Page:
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SHORTLISTED FOR THE WALTER SCOTT PRIZE 2020 A love divided. A world torn in two. A return. A redemption. A stirring, exquisitely rendered tale of homecoming; the final instalment in Tim Pears's epic West Country Trilogy It is 1916. Lottie Prideaux rides the winding lanes of her childhood on her motorcycle, defying the expectations of her class and sex as she trains to be a vet. Meanwhile young Leo Sercombe finds himself a long way from home, hauling coal aboard the HMS Queen Mary in the middle of the ocean. Here life is raw, bloody and vivid, with death never more than a heartbeat away. As Leo and Lottie wander in this strange and brave new world, and as war, loss, violence and betrayal conspire to tear asunder the ties that bind the past, present and future together, can even the most fated of returns - and redemptions - hope to come to pass?
An absolutely exquisite moment in reading time, and one to cherish. Concentrating on Leo and Lottie, from the world at war in 1916 to survival beyond, this is the last in the ‘West Country Trilogy’, however, The Redeemed can easily be read as standalone as I’ve stepped straight into the final book and adored it. I will admit that I do desperately want to read the first two now, and believe I will be able to do so without feeling as though I have missed out on the reading journey. Tim Pears writes with wonderful clarity, small details create a fully painted picture, every word matters and is perfectly placed. Life on board the battlecruiser came to stark realistic life while back in the West Country the farming community committed to the cycle of life. Leo and Lottie live in their moment, in their time, yet their story feels gracefully ageless and everlasting. With joy and heartache waiting to be discovered The Redeemed is an eloquent, gorgeous and fully satisfying read, it is quite simply, beautiful.
SHORTLISTED FOR THE WINSTON GRAHAM HISTORICAL PRIZE 2018 The beautiful, questing second novel in Tim Pears' acclaimed West Country trilogy. Two teenagers, bound by love yet divided by fate, forge separate paths in pre-First World War Devon and Cornwall Lonely and grieving for her exiled best friend, thirteen-year-old Lottie feels a prisoner. Her only solace is her study of the natural world around her father's estate: the strange profusion of its plants, the beauty and brutality of its predators, its mysterious dances of life, death and survival. Grazing on berries and sleeping in copses, Leo travels alone through the wild, strange tapestry of the West Country towards Penzance. But a wanderer is never alone for long - and when the gypsy waggons rattle into view, Leo is drawn into a colourful and dangerous world far beyond his imagination.
This begins The West Country Trilogy starting in 1911. It follows two years in the life of young Leo as he skips school as often as he can to help his father, brothers and cousin on one of the six farms on Lord Grenvil’s land. This is the time of the horse, long before tractors. Young Leo, although encountering pigs and cattle, is very much the horseman of the title and as he learns so, too, do we. In fact early on nearly four pages are devoted to the art of grooming. There are long sections on ploughing and horse maintenance, farming and shooting, all slow, detailed and full of country lore. At its centre is the social difference of two children who become friends through the love of horses, a friendship that is sadly misinterpreted. This is elegant, evocative prose with the change of seasons flowing gently through a tale spotted with tragedy and drama. ~ Sarah Broadhurst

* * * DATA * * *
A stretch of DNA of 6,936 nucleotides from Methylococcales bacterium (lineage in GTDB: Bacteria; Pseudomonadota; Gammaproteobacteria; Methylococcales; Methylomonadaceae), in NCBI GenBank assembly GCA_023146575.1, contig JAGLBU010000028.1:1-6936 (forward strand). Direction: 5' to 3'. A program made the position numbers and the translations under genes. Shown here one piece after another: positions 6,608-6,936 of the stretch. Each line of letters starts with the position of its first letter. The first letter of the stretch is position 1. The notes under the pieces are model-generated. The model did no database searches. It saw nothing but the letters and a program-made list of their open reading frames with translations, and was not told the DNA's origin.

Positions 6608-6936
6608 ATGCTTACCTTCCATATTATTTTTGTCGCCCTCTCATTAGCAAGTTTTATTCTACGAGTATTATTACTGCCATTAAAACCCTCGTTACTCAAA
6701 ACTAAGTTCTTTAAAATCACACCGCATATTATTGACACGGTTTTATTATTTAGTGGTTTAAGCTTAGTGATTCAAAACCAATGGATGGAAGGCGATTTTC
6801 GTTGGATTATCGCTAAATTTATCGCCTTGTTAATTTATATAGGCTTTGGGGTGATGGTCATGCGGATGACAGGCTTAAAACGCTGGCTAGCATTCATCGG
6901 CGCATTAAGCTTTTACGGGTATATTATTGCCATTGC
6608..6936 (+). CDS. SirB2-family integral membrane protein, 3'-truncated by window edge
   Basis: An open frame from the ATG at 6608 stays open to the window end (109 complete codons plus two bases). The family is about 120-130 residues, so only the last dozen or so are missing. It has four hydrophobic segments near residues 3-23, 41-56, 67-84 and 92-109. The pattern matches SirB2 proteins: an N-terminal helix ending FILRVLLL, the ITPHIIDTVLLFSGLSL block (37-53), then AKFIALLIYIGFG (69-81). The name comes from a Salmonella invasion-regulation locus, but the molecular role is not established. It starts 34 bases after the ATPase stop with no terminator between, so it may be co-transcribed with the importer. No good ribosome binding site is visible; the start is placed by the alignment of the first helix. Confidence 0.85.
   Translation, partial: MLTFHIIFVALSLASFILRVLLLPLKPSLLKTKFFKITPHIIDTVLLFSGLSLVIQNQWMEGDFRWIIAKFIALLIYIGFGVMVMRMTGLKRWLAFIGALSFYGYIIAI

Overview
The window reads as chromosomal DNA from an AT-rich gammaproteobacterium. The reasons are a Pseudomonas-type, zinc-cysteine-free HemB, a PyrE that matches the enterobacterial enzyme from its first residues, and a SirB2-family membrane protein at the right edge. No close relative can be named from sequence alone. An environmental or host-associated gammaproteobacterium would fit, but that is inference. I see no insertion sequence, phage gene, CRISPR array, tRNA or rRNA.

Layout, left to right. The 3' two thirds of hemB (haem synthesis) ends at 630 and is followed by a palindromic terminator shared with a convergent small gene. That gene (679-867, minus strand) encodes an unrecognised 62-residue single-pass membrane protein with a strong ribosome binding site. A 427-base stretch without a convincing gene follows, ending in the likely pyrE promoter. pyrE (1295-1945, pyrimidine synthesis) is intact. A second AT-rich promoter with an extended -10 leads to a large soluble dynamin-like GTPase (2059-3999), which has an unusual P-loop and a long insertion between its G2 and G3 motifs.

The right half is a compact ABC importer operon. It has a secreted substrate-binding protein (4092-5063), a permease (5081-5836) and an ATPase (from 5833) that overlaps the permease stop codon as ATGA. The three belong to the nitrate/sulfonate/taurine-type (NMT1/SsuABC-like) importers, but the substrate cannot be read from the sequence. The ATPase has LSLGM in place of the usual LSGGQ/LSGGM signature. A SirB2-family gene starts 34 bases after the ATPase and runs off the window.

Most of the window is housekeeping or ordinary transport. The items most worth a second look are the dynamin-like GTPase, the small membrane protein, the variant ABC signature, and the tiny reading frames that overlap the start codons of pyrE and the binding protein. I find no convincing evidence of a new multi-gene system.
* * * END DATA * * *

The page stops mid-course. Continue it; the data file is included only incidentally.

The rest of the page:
From the prize-winning author of In the Place of Fallen Leaves comes a beautiful, hypnotic pastoral novel reminiscent of Thomas Hardy, about an unexpected friendship between two children, set in Devon in 1911 1911. In a forgotten valley, on the Devon-Somerset border, the seasons unfold, marked only by the rituals of the farming calendar. Twelve-year-old Leopold Sercombe skips school to help his father, a carter. Skinny and pale, with eyes as dark as sloes, Leo dreams of a job on the Master's stud farm. As ploughs furrow the hard January fields, the Master's daughter, young Miss Charlotte, shocks the estate's tenants by wielding a gun at the annual shoot. Spring comes, Leo watches swallows build their nests, hedgerows thrum with life and days lengthen into summer. Leo is breaking a colt for his father when a boy dressed in a Homburg, breeches and riding boots appears. Peering under the stranger's hat, he discovers Charlotte.And so a friendship begins, bound by a deep love of horses, but divided by rigid social boundaries - boundaries that become increasingly difficult to navigate as they approach adolescence... Hallucinatory, beautiful and suffused with the magic of nature, this tale of an unlikely friendship and the loss of innocence builds with a hypnotic power. Evoking the realities of agricultural life with precise, poetic brushstrokes, Tim Pears has created a masterful, Hardyesque pastoral novel. The first in a dazzling new trilogy, The Horseman is his greatest achievement.